Tom Hart Dyke

Thomas Guy Hart Dyke (born 12 April 1976) is an English horticulturist, author and plant hunter from the Hart Dyke family. He is the son and heir of Guy and Sarah Hart Dyke at the family seat of Lullingstone Castle, Eynsford, Kent.[1] He is the designer of the World Garden of Plants located on the property. The World Garden contains approximately 8,000 species of plants, many collected by Hart Dyke from their native environments. He presented an episode of Great British Garden Revival in 2013.

Tom Hart Dyke
Thomas Guy Hart Dyke

(1976-04-12) 12 April 1976
OccupationHorticulturist, author, plant hunter

Early life

Hart Dyke attended a state primary school in Eynsford and then transferred to St Michael's School in Otford. He attended Stanbridge Earls in Hampshire until age seventeen and then entered Sparsholt College Hampshire, near Winchester, where he studied tree surgery and forestry.[1]

In an interview in 2006, Hart Dyke credits his grandmother as having first interested him in plants, at age three.[1]

Tom Hart Dyke is first cousin of the English comedian Miranda Hart and nephew of Captain David Hart Dyke CBE LVO RN,[2] commanding officer of HMS Coventry when it was sunk by the Argentinians in the 1982 Falklands conflict.


Hart Dyke follows a tradition of Victorian and Edwardian British plant hunters, such as Francis Masson, who undertook risks to acquire rare species of plant. In 2000, Hart Dyke was kidnapped by suspected FARC guerrillas in the Darién Gap between Panama and Colombia while hunting for rare orchids, a plant for which he has a particular passion.

He and his travel companion, Paul Winder, were held captive for nine months and threatened with death. He occupied himself by creating a design for a garden containing plants collected on his trips, laid out in the shape of a world map according to their continent of origin.[3]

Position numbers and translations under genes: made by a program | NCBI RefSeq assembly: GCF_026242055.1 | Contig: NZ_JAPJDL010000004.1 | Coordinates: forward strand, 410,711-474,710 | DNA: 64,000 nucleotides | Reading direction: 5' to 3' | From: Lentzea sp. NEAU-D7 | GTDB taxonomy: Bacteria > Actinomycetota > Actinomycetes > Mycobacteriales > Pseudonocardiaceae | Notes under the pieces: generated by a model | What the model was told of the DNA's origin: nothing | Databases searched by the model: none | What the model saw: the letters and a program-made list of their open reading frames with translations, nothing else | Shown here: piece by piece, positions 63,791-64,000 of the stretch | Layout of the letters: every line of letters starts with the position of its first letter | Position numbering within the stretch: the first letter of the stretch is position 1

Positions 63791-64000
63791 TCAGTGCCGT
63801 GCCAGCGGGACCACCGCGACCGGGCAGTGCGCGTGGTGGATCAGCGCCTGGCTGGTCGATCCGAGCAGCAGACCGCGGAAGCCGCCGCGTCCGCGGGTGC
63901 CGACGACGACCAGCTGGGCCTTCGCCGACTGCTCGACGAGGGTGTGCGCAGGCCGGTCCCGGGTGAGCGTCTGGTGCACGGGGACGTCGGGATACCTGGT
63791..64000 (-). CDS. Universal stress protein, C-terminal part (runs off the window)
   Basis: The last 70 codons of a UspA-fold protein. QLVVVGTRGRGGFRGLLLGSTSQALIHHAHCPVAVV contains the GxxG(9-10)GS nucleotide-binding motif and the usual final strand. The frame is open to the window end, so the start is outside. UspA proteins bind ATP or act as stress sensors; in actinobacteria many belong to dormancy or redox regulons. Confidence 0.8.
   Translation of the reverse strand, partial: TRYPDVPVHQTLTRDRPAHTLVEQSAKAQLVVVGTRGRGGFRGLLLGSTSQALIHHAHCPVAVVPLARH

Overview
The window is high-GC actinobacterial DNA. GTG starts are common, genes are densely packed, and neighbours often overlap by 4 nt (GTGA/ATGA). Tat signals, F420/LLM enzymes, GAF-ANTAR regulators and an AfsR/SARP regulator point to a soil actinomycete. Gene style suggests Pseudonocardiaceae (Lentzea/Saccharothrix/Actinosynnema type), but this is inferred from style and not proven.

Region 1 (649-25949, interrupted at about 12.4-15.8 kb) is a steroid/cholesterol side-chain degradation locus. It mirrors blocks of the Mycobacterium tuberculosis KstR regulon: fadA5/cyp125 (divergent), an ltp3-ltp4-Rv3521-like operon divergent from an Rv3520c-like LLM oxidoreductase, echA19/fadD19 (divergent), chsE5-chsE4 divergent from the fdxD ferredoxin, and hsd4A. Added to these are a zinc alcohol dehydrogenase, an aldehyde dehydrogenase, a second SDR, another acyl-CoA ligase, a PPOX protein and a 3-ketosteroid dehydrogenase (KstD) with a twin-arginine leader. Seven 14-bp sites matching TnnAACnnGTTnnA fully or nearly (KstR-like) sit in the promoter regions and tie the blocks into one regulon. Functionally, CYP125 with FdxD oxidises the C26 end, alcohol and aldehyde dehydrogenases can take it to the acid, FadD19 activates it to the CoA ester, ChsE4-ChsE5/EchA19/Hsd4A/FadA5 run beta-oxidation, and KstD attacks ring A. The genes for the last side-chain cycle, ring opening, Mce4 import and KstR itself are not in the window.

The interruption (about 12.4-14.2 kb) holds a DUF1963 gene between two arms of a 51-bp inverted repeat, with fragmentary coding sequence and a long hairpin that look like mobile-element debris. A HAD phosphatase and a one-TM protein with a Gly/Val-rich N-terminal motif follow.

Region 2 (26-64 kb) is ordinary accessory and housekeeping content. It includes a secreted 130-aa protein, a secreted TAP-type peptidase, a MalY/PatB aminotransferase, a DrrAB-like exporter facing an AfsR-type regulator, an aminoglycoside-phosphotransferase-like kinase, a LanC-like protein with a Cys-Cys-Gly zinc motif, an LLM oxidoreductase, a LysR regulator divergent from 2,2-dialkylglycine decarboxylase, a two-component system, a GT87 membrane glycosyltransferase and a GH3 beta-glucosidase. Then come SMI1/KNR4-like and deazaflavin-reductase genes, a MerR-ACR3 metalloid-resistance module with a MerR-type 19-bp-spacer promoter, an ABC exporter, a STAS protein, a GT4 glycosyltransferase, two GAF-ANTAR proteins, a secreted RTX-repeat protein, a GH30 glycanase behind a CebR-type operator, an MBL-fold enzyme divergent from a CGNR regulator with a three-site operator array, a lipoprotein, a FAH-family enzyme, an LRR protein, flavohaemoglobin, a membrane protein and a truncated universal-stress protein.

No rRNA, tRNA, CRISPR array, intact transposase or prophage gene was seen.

Tom wrote about his experiences in Colombia in his book, The Cloud Garden. The story of his kidnapping ordeal was dramatised in the Sky1 documentary series "My Holiday Hostage Hell".

World Garden of Plants

On his return home, Hart Dyke put his design into practice in the family's Victorian herb garden. The story of the creation of The World Garden of Plants was the subject of a BBC2 6-episode series, "Save Lullingstone Castle" (KEO Films) in 2006. This was followed by a second 6-episode series, "Return To Lullingstone Castle" on BBC2 in 2007.

In May 2006, Hart Dyke brought an Australian Eucalyptus caesia plant, common name Silver Princess, to flower for the first time in the UK.[4] He was inspired by orchids at his first school, St Michaels, Otford, Kent.

The garden features include the Hot & Spikey house which contains over 1,000 varieties of cacti, succulents & bromeliads from all over the world. Hart Dyke is a patron of the charity the British Cactus & Succulent Society.[5]

Hart Dyke was featured in the PBS Nova programme in 2002, Orchid Hunter that documented his return to hunting rare orchids in dangerous terrain in another politically unstable area in Irian Jaya in the rainforests of Western New Guinea.[6]

See also



  1. Sale, Jonathan (2006-04-20). "Passed/Failed: an education in the life of Tom Hart Dyke, orchid hunter". Retrieved 2009-10-18.
  2. "Miranda Katharine Hart Dyke". The Peerage.
  3. "Award for jungle captive's garden". BBC News. 2005-11-14. Retrieved 2006-10-04.
  4. "Silver Princess Flowers for The First Time Ever in the UK". 2006-06-06. Retrieved 2006-10-31.
  6. "Orchard hunter". Retrieved 2009-10-18.


  • Hart Dyke, Tom; Winder, Paul (2004-02-02). The Cloud Garden. Corgi. ISBN 978-0-552-77120-7.
  • Hart Dyke, Tom (2007-03-01). An Englishman's Home: Adventures of an Eccentric Gardener. Bantam. ISBN 978-0-593-05698-1. ISBN 0-593-05698-1.
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